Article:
CAE INC. $8.65 (Toronto symbol CAE; Conservative Growth Portfolio, Manufacturing & Industry sector; SI Rating: Above average) is a leading maker of full-size, computerized flight simulators. Airlines use these devices to train pilots to fly certain aircraft, and to prepare flight crews to handle emergencies. CAE also makes simulators for military aircraft, including fighter jets and helicopters.
In 2001, the company began operating pilot-training facilities, which nicely complements its simulator business. CAE is now the world’s second-largest provider of pilot training services, with 22 facilities on four continents. Demand for these services should grow, since it’s cheaper for airlines to send pilots to CAE’s schools than to train them in-house. CAE gets about half of its revenue from civilian airlines, and half from military organizations. That helps cut its exposure to the highly cyclical air travel industry.
Revenue from continuing operations fell from $1.01 billion in 2002 (fiscal years end March 31) to $938.4 million in 2004, mostly due to the drop in air travel after 9/11. Revenue grew to $986.2 million in 2005, and to $1.11 billion in 2006.
Profits from continuing operations fell from $0.61 a share (total $133.0 million) in 2002 to $0.20 a share ($47.4 million) in 2004. In 2005, CAE began a major restructuring. It sold businesses, closed plants and wrote off goodwill on failed acquisitions of years past. Consequently, it reported a loss for 2005 of $1.23 a share ($304.7 million). But disregarding special items, 2005 earnings were little changed at $0.19 a share.
Now these moves are starting to pay off. In 2006, CAE earned $0.28 a share ($70.9 million). If you disregard unusual costs, earnings improved to $0.35 a share ($87.7 million).
Research is key to CAE’s success
However, CAE is more profitable that it appears, because of the accounting treatment of its hefty research spending. In fiscal 2006, it spent $95.8 million (8.7% of revenue) on research, up 9.0% from $87.9 million (8.9% of revenue) in 2005. It has to treat these outlays as expenses, but they are more like investments that help CAE dominate its market.
Part of CAE’s restructuring plan is its new Project Phoenix research initiative. The company intends to invest $630 million in the next six years to improve its simulator technology. It also aims to apply this technology to new markets, such as video games and medical imaging.
Governments have agreed to contribute $220.5 million to Project Phoenix. CAE will repay these funds with royalties from new products and services that this project helps create.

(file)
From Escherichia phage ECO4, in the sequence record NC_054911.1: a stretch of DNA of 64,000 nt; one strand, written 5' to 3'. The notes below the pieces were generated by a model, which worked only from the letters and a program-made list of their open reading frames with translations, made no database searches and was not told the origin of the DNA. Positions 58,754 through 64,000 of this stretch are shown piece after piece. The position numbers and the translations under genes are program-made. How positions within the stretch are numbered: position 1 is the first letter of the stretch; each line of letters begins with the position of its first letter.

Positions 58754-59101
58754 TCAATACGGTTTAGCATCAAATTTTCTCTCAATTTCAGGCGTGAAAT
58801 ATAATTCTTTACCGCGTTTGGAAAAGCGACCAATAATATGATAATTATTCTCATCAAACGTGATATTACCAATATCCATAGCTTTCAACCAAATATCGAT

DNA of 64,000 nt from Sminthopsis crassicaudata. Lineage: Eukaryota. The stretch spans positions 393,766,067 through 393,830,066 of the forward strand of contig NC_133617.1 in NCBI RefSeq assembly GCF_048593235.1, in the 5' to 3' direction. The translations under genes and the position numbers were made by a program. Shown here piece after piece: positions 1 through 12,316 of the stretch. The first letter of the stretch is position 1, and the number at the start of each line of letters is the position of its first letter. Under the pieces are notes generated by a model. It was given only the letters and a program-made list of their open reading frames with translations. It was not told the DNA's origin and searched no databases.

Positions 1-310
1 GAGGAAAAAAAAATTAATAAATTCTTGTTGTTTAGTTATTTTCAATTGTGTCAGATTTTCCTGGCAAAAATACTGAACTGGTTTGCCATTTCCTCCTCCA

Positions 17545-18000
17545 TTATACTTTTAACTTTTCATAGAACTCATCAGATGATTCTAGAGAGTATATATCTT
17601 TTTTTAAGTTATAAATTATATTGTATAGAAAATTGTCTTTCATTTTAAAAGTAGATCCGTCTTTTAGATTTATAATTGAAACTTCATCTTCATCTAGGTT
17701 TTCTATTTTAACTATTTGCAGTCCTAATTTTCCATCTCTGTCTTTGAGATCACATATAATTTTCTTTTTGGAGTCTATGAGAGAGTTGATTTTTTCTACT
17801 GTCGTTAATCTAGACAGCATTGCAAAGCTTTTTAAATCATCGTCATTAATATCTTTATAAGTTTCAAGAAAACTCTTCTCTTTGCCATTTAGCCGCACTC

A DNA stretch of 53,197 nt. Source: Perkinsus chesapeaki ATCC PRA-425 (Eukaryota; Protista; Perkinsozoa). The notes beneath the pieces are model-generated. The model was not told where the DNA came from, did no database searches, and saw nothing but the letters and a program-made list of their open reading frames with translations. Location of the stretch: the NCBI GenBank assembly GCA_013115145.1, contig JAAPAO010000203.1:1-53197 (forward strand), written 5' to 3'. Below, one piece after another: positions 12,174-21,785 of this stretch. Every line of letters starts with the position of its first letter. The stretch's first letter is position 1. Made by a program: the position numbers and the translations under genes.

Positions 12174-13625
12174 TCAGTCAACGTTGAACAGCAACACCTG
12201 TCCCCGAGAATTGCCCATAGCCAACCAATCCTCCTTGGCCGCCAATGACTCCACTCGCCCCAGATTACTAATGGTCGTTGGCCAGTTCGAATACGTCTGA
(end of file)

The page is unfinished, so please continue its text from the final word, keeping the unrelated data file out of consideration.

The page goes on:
The outlook for CAE’s core businesses is also improving. Air-travel volume has returned to its pre-9/11 levels, and continues to expand. CAE sold 21 full-flight simulators to civilian airlines in fiscal 2006, up 23.5% from 17 a year earlier. It will probably sell 26 simulators in the current fiscal year.
Of those 21 orders, 15 went to customers in Asia and the Middle East. This region supplied 16% of CAE’s revenue in fiscal 2006, up from 7% in 2005. Canada accounted for 9% of its 2006 revenue, the United States 35%, while Europe supplied 40%.
Worldwide presence cuts risk
Geographic diversification cuts CAE’s risk. However, the strong Canadian dollar means that CAE’s overseas profits now translate into fewer Canadian dollars. CAE hedges its foreign currency contracts to shield it from changing exchange rates.
Sales to China and India should expand rapidly in the next few years, as rising prosperity makes air travel more affordable. China alone will probably need 35,000 new pilots in the next 20 years to meet the expected demand.
Cost-conscious airlines in North America are also starting to replace aging aircraft with new, more fuel-efficient models. Meanwhile, baby-boomer pilots are approaching mandatory retirement age, and airlines will have to replace them in the next few years.
Both these trends should spur demand for CAE’s flight simulators and pilot training. Of course, growing demand could prompt new competitors to enter the pilot-training market. But CAE’s strong reputation will help it hang on to most of its clients.
Balance sheet is getting stronger
The success of CAE’s restructuring is starting to show up in its balance sheet. CAE cut its long-term debt by 15% in fiscal 2006. It now equals just 0.4 times shareholders’ equity. Intangibles represent just 7% of CAE’s total assets and it holds $81.1 million ($0.32 a share) in cash.
CAE’s stock fell to just $3 after 9/11, but got as high as $9.82 in March 2006. The stock also trades in New York (symbol CGT) as well as Toronto. If it prospers as we expect, buying by U.S. investors could one day spur a substantial rise in its shares.
The stock now trades at 19.7 times the $0.44 a share it should earn in fiscal 2007. The $0.04 dividend yields 0.5%.
CAE is a buy